From Barbara Starr
Debonair and dashing, super-spy James Bond has battled evil for half a century on the silver screen.
From Sean Connery to Daniel Craig, audiences have cheered on the six actors who've played Bond in the world's longest running multi-million dollar movie franchise, and this Sunday's Oscar ceremony will pay tribute to fifty years of Bond.
But it's the Bond villains who are taking center stage at Washington D.C.'s International Spy Museum, in an homage to Bond author Ian Fleming's bad guys.
In the "Exquisitely Evil" exhibit, visitors can see an assortment of memorabilia, including the rope used to beat James Bond in "Casino Royale," the tarantula that crawls up Bond's arm in "Dr. No" and the steel teeth used to attack the spy in "Moonraker."
But it's not just about movie props - it's a reflection of 50 years of the changing world of espionage, and the threats the U.S. and British intelligence services often dealt with in the real world.
"We didn't want to just put interesting props from the films on shelves and say, 'Come look at this.' We wanted to derive some meaning from what the Bond films have been about. Part of it was of course through the eyes of the villains, they reflected the anxieties and concerns of the times," said Peter Earnest, the museum director and a former CIA operative.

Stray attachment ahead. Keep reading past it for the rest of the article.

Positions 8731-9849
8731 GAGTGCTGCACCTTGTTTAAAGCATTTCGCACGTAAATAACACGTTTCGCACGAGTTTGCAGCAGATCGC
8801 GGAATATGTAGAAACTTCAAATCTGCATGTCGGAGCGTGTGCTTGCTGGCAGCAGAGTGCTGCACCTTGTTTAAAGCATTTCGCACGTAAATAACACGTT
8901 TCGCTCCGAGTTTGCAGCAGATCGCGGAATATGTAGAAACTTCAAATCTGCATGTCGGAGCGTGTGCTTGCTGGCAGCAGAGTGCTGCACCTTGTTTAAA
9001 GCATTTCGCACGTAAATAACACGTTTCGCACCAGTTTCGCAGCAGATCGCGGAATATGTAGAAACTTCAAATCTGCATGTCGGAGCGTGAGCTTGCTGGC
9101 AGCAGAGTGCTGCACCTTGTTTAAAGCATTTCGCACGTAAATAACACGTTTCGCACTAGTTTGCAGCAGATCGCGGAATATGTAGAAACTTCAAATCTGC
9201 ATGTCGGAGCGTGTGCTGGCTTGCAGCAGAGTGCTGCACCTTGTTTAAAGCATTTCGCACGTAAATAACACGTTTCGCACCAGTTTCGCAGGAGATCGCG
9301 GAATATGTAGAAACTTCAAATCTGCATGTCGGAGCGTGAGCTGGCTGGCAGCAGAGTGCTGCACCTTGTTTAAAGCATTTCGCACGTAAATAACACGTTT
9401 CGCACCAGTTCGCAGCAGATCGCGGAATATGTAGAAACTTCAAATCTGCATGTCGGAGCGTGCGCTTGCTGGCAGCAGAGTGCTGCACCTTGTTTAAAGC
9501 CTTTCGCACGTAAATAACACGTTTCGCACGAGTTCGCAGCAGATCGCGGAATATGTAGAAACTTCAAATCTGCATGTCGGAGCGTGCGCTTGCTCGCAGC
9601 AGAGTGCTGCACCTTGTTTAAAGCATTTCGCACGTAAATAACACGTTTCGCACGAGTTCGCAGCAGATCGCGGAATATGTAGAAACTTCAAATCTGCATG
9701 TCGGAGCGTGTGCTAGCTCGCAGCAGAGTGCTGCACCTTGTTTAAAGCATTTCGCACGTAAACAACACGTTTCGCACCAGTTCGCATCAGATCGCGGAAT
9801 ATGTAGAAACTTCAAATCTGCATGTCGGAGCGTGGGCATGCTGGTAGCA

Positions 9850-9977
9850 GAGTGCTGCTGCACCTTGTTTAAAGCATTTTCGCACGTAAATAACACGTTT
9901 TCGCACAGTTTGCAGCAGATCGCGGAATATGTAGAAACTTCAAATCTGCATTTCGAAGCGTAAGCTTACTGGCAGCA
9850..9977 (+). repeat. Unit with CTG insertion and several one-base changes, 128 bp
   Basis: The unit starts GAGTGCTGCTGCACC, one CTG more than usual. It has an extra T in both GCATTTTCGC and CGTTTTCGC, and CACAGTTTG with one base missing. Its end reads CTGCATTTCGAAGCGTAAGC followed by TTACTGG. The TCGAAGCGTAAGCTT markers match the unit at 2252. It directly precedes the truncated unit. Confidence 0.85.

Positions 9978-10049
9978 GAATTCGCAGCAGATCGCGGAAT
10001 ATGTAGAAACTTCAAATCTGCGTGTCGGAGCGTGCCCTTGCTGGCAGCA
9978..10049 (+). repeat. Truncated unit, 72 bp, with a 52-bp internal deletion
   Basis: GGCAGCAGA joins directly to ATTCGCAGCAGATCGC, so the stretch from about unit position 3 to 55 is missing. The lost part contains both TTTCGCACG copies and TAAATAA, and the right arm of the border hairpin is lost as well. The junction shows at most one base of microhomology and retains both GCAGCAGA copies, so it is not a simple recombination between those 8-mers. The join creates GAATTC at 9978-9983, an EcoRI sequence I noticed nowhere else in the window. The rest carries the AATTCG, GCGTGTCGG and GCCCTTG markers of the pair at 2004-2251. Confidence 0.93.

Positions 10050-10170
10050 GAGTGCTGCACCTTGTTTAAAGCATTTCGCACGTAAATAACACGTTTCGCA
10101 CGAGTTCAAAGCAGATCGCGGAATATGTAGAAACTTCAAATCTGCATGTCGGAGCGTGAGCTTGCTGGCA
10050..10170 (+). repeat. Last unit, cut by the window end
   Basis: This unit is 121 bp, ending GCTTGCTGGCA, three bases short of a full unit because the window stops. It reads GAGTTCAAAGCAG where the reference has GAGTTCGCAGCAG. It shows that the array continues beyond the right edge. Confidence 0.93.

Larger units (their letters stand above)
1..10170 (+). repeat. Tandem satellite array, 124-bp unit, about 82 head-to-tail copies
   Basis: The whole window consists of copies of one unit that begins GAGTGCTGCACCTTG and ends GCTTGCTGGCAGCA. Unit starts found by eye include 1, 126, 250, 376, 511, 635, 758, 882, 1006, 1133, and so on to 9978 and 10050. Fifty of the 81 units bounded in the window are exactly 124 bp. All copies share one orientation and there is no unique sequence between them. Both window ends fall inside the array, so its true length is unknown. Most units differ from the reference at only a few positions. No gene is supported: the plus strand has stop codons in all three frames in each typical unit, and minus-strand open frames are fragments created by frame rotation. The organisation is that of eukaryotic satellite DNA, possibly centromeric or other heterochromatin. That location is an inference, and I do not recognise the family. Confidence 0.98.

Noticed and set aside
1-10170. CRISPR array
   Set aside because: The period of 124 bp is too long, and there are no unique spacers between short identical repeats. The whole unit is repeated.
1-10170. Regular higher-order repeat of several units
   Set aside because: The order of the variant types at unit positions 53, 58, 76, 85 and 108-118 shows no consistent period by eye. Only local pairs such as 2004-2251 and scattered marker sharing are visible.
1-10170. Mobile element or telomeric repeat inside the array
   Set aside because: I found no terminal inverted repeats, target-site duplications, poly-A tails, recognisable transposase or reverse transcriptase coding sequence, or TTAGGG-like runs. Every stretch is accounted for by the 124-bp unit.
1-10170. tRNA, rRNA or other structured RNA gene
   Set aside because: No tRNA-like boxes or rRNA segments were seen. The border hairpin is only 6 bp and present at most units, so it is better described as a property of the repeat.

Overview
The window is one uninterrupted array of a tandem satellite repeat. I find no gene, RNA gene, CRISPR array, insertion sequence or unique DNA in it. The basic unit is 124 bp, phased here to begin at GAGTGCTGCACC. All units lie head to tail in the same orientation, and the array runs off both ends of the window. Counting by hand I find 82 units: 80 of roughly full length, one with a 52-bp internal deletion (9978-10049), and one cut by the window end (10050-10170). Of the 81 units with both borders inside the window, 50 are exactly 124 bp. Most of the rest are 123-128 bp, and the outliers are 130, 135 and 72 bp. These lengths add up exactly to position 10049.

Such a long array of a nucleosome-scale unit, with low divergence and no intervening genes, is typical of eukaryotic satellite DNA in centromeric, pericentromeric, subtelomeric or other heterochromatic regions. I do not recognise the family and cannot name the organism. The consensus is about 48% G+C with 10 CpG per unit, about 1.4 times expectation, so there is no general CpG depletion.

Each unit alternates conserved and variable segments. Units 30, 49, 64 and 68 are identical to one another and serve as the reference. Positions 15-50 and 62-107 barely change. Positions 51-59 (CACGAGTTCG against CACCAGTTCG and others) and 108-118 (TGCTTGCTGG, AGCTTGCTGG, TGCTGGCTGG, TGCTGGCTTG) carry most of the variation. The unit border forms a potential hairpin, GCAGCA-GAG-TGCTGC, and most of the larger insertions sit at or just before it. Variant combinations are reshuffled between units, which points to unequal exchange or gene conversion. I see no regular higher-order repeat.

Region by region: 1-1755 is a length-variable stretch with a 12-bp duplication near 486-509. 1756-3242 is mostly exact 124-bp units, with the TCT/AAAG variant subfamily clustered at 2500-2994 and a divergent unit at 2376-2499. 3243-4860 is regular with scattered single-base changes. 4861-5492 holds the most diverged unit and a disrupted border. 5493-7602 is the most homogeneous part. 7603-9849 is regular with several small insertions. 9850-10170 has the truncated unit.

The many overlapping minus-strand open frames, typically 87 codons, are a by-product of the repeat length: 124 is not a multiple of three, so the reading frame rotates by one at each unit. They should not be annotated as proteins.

In the early years of the 1960s and '70s, the films' plots often reflected the Cold War clash of the superpowers. Villains like Ernst Stavro Blofeld sought to spark global confrontation. In later films, the plots evolved. "When Fleming wrote the books and when Eon Productions produced the films, they attempted to pick up on the things that were producing anxieties in society like genocide or nuclear proliferation or terrorism or drugs," Earnest said.
In the latest blockbuster hit "Skyfall," villain Raoul Silva's weapon is information; his method: cyber warfare.
"He has all the names of all the MI6 agents around the world and the pseudonyms they're using and the people they are employing," Earnest said reminds us.
But over the years, the villains have maintained certain trends - secret lairs, wacky aides and plots for world mayhem.
Aside from the tuxedos, the fast cars, the cool spy tools and the Bond girls, the films have been a kind of window into a secret world.
"For many people, this is the only impression they have. They may not be reading books or other information about real espionage or real intelligence, and therefore this fills in the blanks," Earnest explained.
"When Fleming started writing the stories and when the early films came there wasn't a lot of information out" about the world of secret agents, he added.
"Bond became people's impression of real intelligence and real espionage."